Saturday, August 7, 2010

En la cocina

7/8/20 (August)
Kristen says...

I went back to Mayoreo today to introduce two of the other new teachers to the market. Wow, it's amazing how much more confident I feel after just one month! Instead of staring around, overwhelmed (and a little scared), relying on Cristiana or some other kind, English-speaking soul to tell me what's what, now I was the one being relied on. True, Cristiana was there (thank you!) but I picked up the newbies, I drove to the market, I parked, I steered people around, I bought things without asking Cristiana about the price (before I bought it), and, after Cristiana left, I got my friends out, intact, and with everything we wanted! Woot!

I bought a wide assortment of the "essentials" today: lentils, quesillo, potatoes, zanahorias, chorizo, bananas, tortillas, eggs, garlic, etc, and some things that were...not.Too touristy?

I love my hat and Honduras bag! (The other side is the Honduran flag!!! :) My favorite thing about it is that I bargained! In Spanish!!! :) (True, I only got the price down 15 Lemp, or less than $1.00, but still, I call that a win!) The hat he wouldn't budge on, but I'm ok with that. We've bought from him before, and he does AWESOME things with weaved grass. All total, I spent less than $15, so I am a happy girl.

Of course, after you go to the market and buy all that deliciousness, you have to do something with I decided to try to make my favorite Honduran food, pupusas!

I followed a very simple, and (I think) traditional recipe:
2 c. Maseca (finely ground corn) flour
Basically you mix the flour and water (another recipe gave the proportion of 1 c. water to 2 c. flour...I didn't see that until after I'd mixed so I kept adding water to make the dough wetter), then take a glob in your hands, flatten it a bit, put the quesillo on it, squish it back into a ball, flatten it again, and cook it over medium heat (in some veggie oil) until it is browned a bit outside.

Because I didn't initially add enough water, the first one was really thick and really dry--it actually fell apart when we tried to turn it over. The recipe called for dough the size of two golf balls, which made a big, thick pupusa, much thicker than the ones at restaurants are. Also, I don't think I put in enough quesillo, because only the center had it, and there wasn't much.
Before I made the second pupusa I added more water, and tried to make it less thick. Again, I think the 2 golf ball thing was too much, and it was still too dry. I added more quesillo this time, but the outside rim was still dry and boring.
The third pupusa was the best. It was still too big, but I added A LOT of quesillo and made it thinner...maybe a cm at its thickest, while I think the first one was well over 1 1/2 cm. The thick outer rim was still a little bland, but ok.
So, how was my first pupusa-making experience? Survey says...not terrible. I made a palatable corny and queso-filled dinner that tasted fine, although nothing like Paseo across the street.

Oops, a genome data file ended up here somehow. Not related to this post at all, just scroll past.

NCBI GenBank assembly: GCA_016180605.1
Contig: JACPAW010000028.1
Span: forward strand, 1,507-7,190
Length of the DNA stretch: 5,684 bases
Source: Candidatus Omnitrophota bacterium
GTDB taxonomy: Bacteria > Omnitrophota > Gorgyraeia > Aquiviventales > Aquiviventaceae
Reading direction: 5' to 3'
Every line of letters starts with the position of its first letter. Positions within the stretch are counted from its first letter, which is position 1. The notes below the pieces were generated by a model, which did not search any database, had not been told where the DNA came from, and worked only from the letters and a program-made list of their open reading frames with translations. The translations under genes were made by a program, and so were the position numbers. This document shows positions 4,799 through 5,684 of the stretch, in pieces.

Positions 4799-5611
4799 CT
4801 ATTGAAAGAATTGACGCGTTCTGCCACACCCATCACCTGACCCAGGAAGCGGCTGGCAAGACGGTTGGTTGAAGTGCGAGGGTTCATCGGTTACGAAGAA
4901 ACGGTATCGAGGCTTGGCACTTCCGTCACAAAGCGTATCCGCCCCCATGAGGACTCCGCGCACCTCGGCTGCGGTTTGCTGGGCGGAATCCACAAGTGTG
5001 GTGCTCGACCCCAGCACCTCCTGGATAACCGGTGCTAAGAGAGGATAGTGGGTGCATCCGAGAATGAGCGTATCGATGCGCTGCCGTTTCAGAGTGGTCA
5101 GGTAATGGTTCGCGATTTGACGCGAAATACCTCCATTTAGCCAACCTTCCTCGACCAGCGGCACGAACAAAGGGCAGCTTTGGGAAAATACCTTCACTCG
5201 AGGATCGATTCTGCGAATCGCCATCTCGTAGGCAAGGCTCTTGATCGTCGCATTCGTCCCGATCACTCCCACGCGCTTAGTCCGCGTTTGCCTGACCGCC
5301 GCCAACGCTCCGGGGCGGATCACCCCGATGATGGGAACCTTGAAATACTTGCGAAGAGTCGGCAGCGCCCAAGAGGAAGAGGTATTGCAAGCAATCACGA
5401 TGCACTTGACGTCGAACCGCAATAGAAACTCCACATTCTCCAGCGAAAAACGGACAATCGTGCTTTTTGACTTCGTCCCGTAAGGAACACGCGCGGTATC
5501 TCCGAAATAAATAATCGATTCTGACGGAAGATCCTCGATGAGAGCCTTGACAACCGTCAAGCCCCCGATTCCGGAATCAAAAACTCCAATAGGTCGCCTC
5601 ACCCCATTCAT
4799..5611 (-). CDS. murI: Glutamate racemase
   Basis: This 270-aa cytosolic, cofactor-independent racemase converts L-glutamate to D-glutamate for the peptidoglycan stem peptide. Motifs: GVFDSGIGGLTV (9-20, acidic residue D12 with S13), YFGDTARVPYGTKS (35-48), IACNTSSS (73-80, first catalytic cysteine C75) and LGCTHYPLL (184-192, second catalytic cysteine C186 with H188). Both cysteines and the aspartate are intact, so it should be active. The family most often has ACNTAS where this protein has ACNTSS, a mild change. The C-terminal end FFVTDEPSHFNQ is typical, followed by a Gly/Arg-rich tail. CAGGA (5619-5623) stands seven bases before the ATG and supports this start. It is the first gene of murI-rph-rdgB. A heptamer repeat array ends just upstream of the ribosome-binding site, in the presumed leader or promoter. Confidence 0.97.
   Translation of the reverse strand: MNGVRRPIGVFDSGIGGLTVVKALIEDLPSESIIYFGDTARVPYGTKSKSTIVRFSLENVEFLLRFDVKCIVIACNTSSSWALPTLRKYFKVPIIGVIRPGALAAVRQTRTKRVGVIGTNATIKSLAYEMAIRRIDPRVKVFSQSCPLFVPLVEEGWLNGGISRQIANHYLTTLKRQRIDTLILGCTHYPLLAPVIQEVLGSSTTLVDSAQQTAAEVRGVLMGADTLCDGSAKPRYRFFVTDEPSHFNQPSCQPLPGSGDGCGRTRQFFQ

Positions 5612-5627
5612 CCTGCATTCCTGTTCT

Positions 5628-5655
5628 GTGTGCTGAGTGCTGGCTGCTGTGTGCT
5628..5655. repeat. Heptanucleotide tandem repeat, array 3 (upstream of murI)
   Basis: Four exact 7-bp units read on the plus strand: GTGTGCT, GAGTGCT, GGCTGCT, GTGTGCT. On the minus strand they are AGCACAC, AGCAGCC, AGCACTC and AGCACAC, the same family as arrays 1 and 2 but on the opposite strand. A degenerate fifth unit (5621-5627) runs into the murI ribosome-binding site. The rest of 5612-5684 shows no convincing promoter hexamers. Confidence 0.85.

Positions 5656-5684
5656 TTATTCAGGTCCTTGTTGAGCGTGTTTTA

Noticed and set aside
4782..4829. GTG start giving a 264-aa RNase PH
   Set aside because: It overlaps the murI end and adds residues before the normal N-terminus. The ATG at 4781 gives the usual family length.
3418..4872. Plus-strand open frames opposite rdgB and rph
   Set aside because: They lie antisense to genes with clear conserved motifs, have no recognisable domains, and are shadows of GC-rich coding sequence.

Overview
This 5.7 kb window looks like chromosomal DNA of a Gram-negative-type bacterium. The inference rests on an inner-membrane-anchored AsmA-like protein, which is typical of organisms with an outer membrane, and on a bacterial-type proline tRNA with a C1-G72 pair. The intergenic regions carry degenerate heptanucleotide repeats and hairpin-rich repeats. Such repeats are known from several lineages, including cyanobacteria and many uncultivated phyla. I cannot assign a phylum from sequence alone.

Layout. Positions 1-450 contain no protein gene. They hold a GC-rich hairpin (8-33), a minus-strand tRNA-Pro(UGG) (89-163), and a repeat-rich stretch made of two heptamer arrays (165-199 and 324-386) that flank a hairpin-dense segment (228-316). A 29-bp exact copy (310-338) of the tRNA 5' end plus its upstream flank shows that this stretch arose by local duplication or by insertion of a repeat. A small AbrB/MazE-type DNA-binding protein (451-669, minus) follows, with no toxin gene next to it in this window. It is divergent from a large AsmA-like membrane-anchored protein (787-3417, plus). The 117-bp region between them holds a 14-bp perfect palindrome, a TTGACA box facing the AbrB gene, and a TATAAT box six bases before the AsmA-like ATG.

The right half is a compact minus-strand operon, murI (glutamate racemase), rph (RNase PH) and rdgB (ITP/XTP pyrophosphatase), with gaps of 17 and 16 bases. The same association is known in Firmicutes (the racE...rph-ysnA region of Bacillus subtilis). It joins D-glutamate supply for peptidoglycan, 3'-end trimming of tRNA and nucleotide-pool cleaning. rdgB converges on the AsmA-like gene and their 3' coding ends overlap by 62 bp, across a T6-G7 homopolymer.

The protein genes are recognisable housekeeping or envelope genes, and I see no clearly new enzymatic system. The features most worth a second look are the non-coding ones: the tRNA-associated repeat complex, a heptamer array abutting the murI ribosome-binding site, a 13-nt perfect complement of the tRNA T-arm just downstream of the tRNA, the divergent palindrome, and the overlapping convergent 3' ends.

Thoughts for next time:
  1. More water. The dough was just too dry. I'm going to try the 2 c./1 c. ratio first off next time. Chris also suggested maybe adding a bit of oil with the water?
  2. Less dough (smaller pupusas)! The 2-golf ball thing was too much. The pupusas were too thick, too corny, too bland.
  3. Spice? I might try adding garlic salt to part of the dough, just for fun.
  4. Revueltas! Basically mashed red beans and quesillo mixed together. The quesillo was delicious (fresh from the market this AM!) but goes so well with red beans. (I guess I'd better find a recipe for that, too!)
  5. Is cooking them in a vegetable oil slicked frying pan the best way? Would a griddle be better?
All-in-all, I am happy with my first attempt. It definitely makes me glad I went to the market today--that really inspired me to try my hand at my own pupusas. I'm sure next time they will be even better!
Pupusas make me smile! :)

FYI: If you're interested in keeping up with what 6th, 7th and 8th graders learn in their Social Studies class, you can head on over to my classroom blog. If you're not interested, I won't be offended. :) Just make sure you keep reading this blog...and follow us as well! Or, leave us a comment. We love to know who is reading about our Honduran adventure! :)



  1. The ones that I have seen made had about a golf ball size piece of masa, maybe just a little larger (I'm trying to remember how big a golf ball is!) and the cheese was a cube of about an inch. Adding a little seasoning to the masa would be good.

  2. if pupusas are Honduran, are baleadas Salvadoran?


  3. A few notes about pupusas.

    Here in the West they are usually called "empanadas".

    Having lived for a bit in El Salvador I do have to say that Salvadoran pupusas are normally better than Honduran pupusas. I especially like pupusas made with rice flour.

    Both here and in El Salvador I have had pupusas with a filling of cheese and lorocco (a local plant) or cheese and squash! Both of these combinations are - in my humble taste - exquisite.

    But for Honduras, give me baleadas!

    Kristen, the elote season is upon us. Don't be too disappointed that they have nothing to do with Iowa sweet corn, but there are some nice elote products, including pan de elote and riguas.


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